Burning Mouth Syndrome


fireBurning Mouth Syndrome (BMS) is a relatively unknown and commonly misunderstood syndrome within the medical world. It is characterised by an intense burning sensation in the mouth and tongue and it most prevalent amongst postmenopausal women. In fact, 95% of BMS sufferers are postmenopausal women. If it is found it premenopausal women or in men the pain will often be a result of a serious underlying medical condition.

Diagnosing BMS can be tricky and it requires a lot of differential diagnosing. Traditional treatments have failed for a number of reasons. For example, if a sufferer presents to a GP the traditional diagnosis would involve prescribing a short course of antifungals. This fails, as BMS doesn’t result in the presentation of candida. The patient then returns and is referred to an eye, mouth and throat specialists, dermatologists and gastroenterologists.

If the patient decides to see a dentist the dentist may feel the irritation is the result of a denture or filling that has come loose. Unfortunately, this can often exacerbate the issue and increase the discomfort of the patient.

The problem with these traditional treatments is that they don’t involve a comprehensive enough diagnosis process. A proper diagnosis process should run as follows:

  1. Proper Understanding of How the Tongue and Mucosa Function – The mouth is a harsh environment and the filiform and fungiform pillipae that sit on the dorsal surface of the tongue are forced to constantly regenerate themselves. When these pillipae are in the process of regenerating the tongue will generally be redder and more sensitive. Any deficiencies make this process more difficult and slow down the regeneration process.The tongue is also covered by lymphoid tissue that has the highest metabolic rate and turnover rate of any cell in the body meaning the tongue and the mouth are in a constant process of breakdown, change and regeneration.
  2. Oral Exam – A proper oral exam will take into account that the tongue and mouth may look normal even though the patient is experiencing pain and swelling. It will also understand that localised lesions are more likely to be a result of trauma or mucosal pathology than BMS.
  3. Structural Medical History – BMS is most likely secondary to systemic issues and hematologic, nutritional, dermatologic, endocrine and psychogenic investigations should be made before a treatment plan is decided on.

Hematologic: A complete picture blood test should be conducted focusing on vitamin B12, zinc, magnesium and fasted serum iron. In 10% of cases a blood test will provide the answer. Iron deficiency is the most common cause so before an iron supplement is prescribed it’s important that bloody bowel cancer and other more serious cases of iron deficiency are ruled out.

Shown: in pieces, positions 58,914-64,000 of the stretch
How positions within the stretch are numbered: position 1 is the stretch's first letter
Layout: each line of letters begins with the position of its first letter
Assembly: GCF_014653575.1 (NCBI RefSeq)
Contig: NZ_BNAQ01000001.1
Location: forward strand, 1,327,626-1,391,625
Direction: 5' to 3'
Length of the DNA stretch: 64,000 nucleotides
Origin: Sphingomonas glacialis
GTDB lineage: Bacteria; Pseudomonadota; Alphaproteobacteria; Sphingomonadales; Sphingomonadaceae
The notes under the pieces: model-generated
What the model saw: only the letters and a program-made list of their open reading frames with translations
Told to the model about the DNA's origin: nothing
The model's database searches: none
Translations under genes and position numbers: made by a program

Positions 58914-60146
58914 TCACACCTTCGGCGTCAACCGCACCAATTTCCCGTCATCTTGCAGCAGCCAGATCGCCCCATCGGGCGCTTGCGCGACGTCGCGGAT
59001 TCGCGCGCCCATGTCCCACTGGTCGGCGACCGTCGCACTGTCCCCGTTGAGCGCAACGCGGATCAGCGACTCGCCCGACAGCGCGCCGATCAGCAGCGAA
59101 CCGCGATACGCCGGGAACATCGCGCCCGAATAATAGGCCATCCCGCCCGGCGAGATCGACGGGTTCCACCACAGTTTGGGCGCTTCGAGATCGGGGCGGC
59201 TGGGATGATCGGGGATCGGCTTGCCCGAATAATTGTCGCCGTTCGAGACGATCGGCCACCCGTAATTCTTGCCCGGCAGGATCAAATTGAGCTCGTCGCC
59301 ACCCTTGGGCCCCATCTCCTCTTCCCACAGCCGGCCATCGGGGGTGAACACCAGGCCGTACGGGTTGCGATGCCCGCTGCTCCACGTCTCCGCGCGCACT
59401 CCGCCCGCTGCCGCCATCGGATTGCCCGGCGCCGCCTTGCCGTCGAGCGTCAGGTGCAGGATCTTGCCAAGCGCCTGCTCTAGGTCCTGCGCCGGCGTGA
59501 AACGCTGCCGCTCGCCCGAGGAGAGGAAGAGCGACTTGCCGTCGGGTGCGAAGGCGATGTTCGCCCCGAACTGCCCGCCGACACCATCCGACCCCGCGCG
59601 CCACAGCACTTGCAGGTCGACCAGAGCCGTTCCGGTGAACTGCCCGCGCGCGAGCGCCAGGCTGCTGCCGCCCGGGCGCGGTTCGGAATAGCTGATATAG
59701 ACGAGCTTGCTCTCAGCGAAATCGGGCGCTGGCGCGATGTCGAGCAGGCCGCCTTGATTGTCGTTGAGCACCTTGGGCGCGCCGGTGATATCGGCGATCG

Nutritional: BMS caused by a nutritional problem will be rare in Australia, expect in the case of vegans and recently arrived migrants and refugees. However, quality of food isn’t the only cause of nutritional problems so malabsorbtion and bowel disorders do need to be checked for.

Dermatologic: A skin history should be performed and all lesions should be biopsied and for histopathology and immunofluorescence. Remember, lesions are not BMS so it’s important not to disregard any irregularities as mere irritations.

Endocrine: Although BMS is most prevalent amongst postmenopausal females it is not a hormonal condition and the increase or cessation of hormone replacement therapy can either worsen or help with BMS. Hyperthyroidism, however, should be checked for and eliminated before the diagnosis continues.

Psychogenesis: People suffering from BMS will often be worried about having cancer. Patient history such as smoking, alcohol consumption and anaemia should be checked for. Patients also need be reassured that their BMS is not contagious and they can behave as they always would around their family and loved ones. Antidepressants may help with the anxiety and pain that BMS causes but it can also exacerbate the problem as antidepressants can often dry out the mouth.

Treating BMS

Historically the success rate for treating BMS has been low. If you suffer from BMS or you are a medical professional it’s important you liaise or refer your patient to a BMS specialist such as maxillofacial or oral surgeon. New developments have linked BMS to nerve endings and the anti-epileptic drug Clonazepam has been used to successfully treat 80% of cases.

This from of treatment should only ever be used a last resort as BMS is rarely a stand-alone condition. Once a structured medical history has been undertaken and all possible serious diseases investigated and eliminated this form of treatment is a fantastic option for sufferers but it can never be used in place of an exhaustive medical investigation.

Please contact us at Care Dental Camberwell if you have questions about Burning Mouth Syndrome or if you would like to book an appointment with a specialist in Melbourne. if you have questions about Burning Mouth Syndrome or if you would like to book an appointment with a specialist in Melbourne.

Disclaimer: The content provided on this website is intended for general informational purposes only. It is not intended to be a substitute for professional advice tailored to your specific needs and circumstances. Any reliance you place on the information provided in these blogs is, therefore, strictly at your own risk. We shall not be held responsible for any loss or damage resulting from the use of the information provided on this website.

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